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Dev Biol. 2016 Jan 15;409(2):442-50. doi: 10.1016/j.ydbio.2015.11.016. Epub 2015 Nov 30.

miR-430 regulates oriented cell division during neural tube development in zebrafish.

Author information

1
Department of Genetics, Yale University School of Medicine, New Haven, CT 06510, United States. Electronic address: carter.takacs@yale.edu.
2
Department of Genetics, Yale University School of Medicine, New Haven, CT 06510, United States; Yale Stem Cell Center, Yale University School of Medicine, New Haven, CT 06520, United States. Electronic address: antonio.giraldez@yale.edu.

Abstract

MicroRNAs have emerged as critical regulators of gene expression. Originally shown to regulate developmental timing, microRNAs have since been implicated in a wide range of cellular functions including cell identity, migration and signaling. miRNA-430, the earliest expressed microRNA during zebrafish embryogenesis, is required to undergo morphogenesis and has previously been shown to regulate maternal mRNA clearance, Nodal signaling, and germ cell migration. The functions of miR-430 in brain morphogenesis, however, remain unclear. Herein we find that miR-430 instructs oriented cell divisions in the neural rod required for neural midline formation. Loss of miR-430 function results in mitotic spindle misorientation in the neural rod, failed neuroepithelial integration after cell division, and ectopic cell accumulation in the dorsal neural tube. We propose that miR-430, independently of canonical apicobasal and planar cell polarity (PCP) pathways, coordinates the stereotypical cell divisions that instruct neural tube morphogenesis.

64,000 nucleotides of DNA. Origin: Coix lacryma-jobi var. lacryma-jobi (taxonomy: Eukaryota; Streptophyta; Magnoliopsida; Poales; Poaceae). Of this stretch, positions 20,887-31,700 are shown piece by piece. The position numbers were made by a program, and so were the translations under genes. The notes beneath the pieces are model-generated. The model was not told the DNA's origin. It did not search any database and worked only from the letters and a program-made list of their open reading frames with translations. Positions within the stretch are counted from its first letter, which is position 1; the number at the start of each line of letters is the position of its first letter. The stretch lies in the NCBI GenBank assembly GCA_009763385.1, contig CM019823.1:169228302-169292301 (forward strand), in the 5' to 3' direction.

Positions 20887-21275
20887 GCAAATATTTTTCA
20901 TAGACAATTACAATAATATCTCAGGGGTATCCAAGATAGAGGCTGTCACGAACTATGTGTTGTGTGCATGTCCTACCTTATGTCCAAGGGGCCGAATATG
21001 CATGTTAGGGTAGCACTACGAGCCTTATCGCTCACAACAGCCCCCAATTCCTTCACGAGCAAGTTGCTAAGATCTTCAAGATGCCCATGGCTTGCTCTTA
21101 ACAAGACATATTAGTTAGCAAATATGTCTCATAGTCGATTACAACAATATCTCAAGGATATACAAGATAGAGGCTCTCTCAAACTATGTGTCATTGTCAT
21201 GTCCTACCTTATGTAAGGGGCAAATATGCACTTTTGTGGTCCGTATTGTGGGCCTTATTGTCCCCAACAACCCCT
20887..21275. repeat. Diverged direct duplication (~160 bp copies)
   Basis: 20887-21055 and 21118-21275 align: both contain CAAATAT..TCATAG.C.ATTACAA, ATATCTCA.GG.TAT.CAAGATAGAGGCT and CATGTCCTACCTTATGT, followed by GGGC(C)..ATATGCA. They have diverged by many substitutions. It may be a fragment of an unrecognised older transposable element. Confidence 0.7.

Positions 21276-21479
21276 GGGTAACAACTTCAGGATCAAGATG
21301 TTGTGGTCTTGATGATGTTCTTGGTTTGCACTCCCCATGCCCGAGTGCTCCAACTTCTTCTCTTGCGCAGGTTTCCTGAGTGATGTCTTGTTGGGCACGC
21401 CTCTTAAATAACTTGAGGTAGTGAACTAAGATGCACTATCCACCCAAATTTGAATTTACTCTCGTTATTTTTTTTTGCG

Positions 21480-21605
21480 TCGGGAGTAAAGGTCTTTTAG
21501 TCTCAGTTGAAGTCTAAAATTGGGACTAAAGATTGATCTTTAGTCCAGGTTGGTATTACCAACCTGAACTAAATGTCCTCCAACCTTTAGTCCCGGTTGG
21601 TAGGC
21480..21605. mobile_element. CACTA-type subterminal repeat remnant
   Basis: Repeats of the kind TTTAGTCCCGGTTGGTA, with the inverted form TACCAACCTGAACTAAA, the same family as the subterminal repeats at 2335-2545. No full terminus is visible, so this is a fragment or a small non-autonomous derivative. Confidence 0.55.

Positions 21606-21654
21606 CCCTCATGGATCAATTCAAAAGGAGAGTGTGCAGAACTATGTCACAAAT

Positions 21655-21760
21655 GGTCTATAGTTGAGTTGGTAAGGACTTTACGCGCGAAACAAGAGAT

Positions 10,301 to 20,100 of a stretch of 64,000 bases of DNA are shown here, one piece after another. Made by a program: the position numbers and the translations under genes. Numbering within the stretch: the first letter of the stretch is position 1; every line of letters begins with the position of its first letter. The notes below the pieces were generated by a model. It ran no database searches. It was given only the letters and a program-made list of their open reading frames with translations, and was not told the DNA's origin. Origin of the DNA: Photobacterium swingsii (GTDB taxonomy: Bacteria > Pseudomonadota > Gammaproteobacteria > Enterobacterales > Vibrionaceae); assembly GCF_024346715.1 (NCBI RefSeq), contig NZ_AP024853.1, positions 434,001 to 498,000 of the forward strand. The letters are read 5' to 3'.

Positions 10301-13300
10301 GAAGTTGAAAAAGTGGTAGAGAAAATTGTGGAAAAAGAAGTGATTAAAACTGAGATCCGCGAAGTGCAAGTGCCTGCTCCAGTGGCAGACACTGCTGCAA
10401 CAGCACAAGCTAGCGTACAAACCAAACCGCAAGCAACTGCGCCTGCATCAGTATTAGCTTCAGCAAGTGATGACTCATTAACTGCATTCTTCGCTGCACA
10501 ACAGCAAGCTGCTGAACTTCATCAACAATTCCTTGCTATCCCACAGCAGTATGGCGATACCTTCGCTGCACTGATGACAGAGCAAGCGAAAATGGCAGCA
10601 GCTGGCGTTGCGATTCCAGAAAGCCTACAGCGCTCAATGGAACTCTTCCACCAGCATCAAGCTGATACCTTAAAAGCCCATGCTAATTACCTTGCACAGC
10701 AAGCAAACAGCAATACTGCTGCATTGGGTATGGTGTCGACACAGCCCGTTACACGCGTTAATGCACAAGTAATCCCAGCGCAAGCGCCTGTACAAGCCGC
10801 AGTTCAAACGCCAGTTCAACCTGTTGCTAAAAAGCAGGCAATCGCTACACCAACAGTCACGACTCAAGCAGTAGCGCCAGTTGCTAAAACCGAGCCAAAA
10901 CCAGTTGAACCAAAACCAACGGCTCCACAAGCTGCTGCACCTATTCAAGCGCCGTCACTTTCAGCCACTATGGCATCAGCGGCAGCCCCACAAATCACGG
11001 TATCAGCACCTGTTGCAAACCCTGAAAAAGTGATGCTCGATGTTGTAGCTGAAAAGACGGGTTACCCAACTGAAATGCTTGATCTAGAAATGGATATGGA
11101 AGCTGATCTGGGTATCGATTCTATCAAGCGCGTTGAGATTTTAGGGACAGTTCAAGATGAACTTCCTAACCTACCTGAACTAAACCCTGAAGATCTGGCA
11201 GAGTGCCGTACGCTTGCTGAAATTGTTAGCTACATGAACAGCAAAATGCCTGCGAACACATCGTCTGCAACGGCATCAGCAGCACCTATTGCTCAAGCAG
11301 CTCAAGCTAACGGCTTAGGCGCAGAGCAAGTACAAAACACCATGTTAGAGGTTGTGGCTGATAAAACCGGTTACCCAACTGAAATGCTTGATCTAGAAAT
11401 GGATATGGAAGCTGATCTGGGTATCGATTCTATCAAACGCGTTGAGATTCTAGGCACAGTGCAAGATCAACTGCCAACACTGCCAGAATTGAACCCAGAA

KEYWORDS:

MicroRNAs; Neural tube; Zebrafish

PMID:
26658217
DOI:
10.1016/j.ydbio.2015.11.016
[Indexed for MEDLINE]
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